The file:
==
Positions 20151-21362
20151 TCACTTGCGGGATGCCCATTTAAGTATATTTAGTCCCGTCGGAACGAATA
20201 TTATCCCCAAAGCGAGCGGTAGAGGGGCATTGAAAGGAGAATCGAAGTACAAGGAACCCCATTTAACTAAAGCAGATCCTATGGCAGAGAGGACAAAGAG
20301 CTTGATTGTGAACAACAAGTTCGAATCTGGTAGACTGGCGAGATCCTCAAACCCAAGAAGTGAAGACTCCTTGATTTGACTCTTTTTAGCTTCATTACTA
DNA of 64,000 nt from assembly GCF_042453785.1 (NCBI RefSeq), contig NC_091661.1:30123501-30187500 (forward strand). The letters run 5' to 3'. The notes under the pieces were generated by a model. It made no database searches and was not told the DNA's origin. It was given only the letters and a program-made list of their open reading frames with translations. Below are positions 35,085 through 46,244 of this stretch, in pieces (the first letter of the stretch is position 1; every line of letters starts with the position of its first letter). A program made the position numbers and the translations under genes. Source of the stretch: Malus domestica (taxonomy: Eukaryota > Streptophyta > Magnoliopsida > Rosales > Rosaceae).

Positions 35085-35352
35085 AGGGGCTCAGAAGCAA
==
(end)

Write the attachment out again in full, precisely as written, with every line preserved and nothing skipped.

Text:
Positions 20151-21362
20151 TCACTTGCGGGATGCCCATTTAAGTATATTTAGTCCCGTCGGAACGAATA
20201 TTATCCCCAAAGCGAGCGGTAGAGGGGCATTGAAAGGAGAATCGAAGTACAAGGAACCCCATTTAACTAAAGCAGATCCTATGGCAGAGAGGACAAAGAG
20301 CTTGATTGTGAACAACAAGTTCGAATCTGGTAGACTGGCGAGATCCTCAAACCCAAGAAGTGAAGACTCCTTGATTTGACTCTTTTTAGCTTCATTACTA
DNA of 64,000 nt from assembly GCF_042453785.1 (NCBI RefSeq), contig NC_091661.1:30123501-30187500 (forward strand). The letters run 5' to 3'. The notes under the pieces were generated by a model. It made no database searches and was not told the DNA's origin. It was given only the letters and a program-made list of their open reading frames with translations. Below are positions 35,085 through 46,244 of this stretch, in pieces (the first letter of the stretch is position 1; every line of letters starts with the position of its first letter). A program made the position numbers and the translations under genes. Source of the stretch: Malus domestica (taxonomy: Eukaryota > Streptophyta > Magnoliopsida > Rosales > Rosaceae).

Positions 35085-35352
35085 AGGGGCTCAGAAGCAA